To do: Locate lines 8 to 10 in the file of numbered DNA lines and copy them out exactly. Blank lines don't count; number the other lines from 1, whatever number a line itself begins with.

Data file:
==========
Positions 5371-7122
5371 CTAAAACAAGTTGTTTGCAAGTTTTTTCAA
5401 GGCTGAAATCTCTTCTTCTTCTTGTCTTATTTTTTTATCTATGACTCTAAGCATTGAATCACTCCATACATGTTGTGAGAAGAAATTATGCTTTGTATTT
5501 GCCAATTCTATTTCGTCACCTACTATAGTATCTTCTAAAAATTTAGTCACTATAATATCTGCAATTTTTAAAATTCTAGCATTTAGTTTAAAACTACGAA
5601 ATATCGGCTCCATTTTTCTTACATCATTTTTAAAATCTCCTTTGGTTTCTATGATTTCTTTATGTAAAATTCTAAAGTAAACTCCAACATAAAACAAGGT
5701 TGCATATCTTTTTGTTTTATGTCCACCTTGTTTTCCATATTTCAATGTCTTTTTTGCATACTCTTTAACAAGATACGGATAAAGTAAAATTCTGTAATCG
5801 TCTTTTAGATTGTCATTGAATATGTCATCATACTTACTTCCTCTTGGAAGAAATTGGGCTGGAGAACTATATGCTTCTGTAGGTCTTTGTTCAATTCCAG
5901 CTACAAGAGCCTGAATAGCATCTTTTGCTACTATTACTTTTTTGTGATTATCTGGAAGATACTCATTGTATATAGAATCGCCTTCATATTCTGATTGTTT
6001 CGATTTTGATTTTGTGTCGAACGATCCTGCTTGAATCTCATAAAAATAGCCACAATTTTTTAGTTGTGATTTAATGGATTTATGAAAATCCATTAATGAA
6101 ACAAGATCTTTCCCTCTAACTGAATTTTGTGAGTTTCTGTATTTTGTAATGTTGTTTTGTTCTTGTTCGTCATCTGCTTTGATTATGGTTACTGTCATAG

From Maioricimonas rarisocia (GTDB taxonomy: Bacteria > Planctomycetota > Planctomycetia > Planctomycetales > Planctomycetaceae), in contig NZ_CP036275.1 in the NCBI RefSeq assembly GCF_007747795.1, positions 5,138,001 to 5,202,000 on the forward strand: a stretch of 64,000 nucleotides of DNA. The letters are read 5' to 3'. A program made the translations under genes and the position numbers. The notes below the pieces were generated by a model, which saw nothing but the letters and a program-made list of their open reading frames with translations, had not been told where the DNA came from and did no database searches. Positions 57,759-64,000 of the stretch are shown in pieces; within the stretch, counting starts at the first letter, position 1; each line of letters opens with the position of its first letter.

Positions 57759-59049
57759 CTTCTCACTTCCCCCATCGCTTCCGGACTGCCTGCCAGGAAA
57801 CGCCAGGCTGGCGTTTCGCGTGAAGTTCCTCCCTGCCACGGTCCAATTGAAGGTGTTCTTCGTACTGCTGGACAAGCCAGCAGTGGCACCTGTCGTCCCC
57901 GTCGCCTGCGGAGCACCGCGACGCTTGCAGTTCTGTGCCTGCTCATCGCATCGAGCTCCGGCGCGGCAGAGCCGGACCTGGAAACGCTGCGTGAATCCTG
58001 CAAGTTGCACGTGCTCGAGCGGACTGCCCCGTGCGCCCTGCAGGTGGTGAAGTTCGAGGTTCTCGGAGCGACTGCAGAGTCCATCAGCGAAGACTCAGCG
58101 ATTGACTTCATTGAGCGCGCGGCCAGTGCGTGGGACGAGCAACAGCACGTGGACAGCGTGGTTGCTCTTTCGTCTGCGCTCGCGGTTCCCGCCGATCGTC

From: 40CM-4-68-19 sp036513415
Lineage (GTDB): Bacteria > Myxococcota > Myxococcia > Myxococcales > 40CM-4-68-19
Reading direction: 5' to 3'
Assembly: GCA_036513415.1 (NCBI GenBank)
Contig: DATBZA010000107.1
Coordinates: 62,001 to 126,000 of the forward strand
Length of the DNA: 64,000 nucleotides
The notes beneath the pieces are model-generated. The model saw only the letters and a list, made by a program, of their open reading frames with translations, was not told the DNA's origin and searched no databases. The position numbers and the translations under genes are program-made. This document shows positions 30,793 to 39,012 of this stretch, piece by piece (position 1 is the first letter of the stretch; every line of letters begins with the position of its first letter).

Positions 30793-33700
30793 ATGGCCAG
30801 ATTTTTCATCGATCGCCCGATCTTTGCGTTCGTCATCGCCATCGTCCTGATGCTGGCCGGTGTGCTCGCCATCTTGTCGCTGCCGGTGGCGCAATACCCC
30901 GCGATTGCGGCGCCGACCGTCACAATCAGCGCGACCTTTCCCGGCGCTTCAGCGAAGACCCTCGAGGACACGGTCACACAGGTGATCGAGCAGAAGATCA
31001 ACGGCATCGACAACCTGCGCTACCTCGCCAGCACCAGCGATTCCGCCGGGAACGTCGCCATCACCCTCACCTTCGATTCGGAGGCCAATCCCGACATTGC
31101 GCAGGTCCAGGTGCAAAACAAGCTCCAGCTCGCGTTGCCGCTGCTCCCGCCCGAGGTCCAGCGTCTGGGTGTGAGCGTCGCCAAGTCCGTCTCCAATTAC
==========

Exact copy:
5901 CTACAAGAGCCTGAATAGCATCTTTTGCTACTATTACTTTTTTGTGATTATCTGGAAGATACTCATTGTATATAGAATCGCCTTCATATTCTGATTGTTT
6001 CGATTTTGATTTTGTGTCGAACGATCCTGCTTGAATCTCATAAAAATAGCCACAATTTTTTAGTTGTGATTTAATGGATTTATGAAAATCCATTAATGAA
6101 ACAAGATCTTTCCCTCTAACTGAATTTTGTGAGTTTCTGTATTTTGTAATGTTGTTTTGTTCTTGTTCGTCATCTGCTTTGATTATGGTTACTGTCATAG